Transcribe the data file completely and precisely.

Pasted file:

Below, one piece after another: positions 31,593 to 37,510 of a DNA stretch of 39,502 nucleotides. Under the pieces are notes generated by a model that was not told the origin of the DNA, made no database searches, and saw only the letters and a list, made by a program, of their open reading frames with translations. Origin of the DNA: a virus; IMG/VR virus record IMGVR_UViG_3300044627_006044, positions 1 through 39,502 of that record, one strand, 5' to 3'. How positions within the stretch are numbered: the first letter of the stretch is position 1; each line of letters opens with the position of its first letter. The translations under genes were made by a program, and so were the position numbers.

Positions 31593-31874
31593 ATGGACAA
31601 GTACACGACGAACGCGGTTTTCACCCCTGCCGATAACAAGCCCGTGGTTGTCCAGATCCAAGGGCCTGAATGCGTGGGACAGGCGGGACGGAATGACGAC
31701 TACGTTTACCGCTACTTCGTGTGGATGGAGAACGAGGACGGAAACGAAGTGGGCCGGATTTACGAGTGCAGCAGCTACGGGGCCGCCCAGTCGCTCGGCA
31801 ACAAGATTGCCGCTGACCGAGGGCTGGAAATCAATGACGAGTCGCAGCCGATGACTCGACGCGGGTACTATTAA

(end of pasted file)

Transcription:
Below, one piece after another: positions 31,593 to 37,510 of a DNA stretch of 39,502 nucleotides. Under the pieces are notes generated by a model that was not told the origin of the DNA, made no database searches, and saw only the letters and a list, made by a program, of their open reading frames with translations. Origin of the DNA: a virus; IMG/VR virus record IMGVR_UViG_3300044627_006044, positions 1 through 39,502 of that record, one strand, 5' to 3'. How positions within the stretch are numbered: the first letter of the stretch is position 1; each line of letters opens with the position of its first letter. The translations under genes were made by a program, and so were the position numbers.

Positions 31593-31874
31593 ATGGACAA
31601 GTACACGACGAACGCGGTTTTCACCCCTGCCGATAACAAGCCCGTGGTTGTCCAGATCCAAGGGCCTGAATGCGTGGGACAGGCGGGACGGAATGACGAC
31701 TACGTTTACCGCTACTTCGTGTGGATGGAGAACGAGGACGGAAACGAAGTGGGCCGGATTTACGAGTGCAGCAGCTACGGGGCCGCCCAGTCGCTCGGCA
31801 ACAAGATTGCCGCTGACCGAGGGCTGGAAATCAATGACGAGTCGCAGCCGATGACTCGACGCGGGTACTATTAA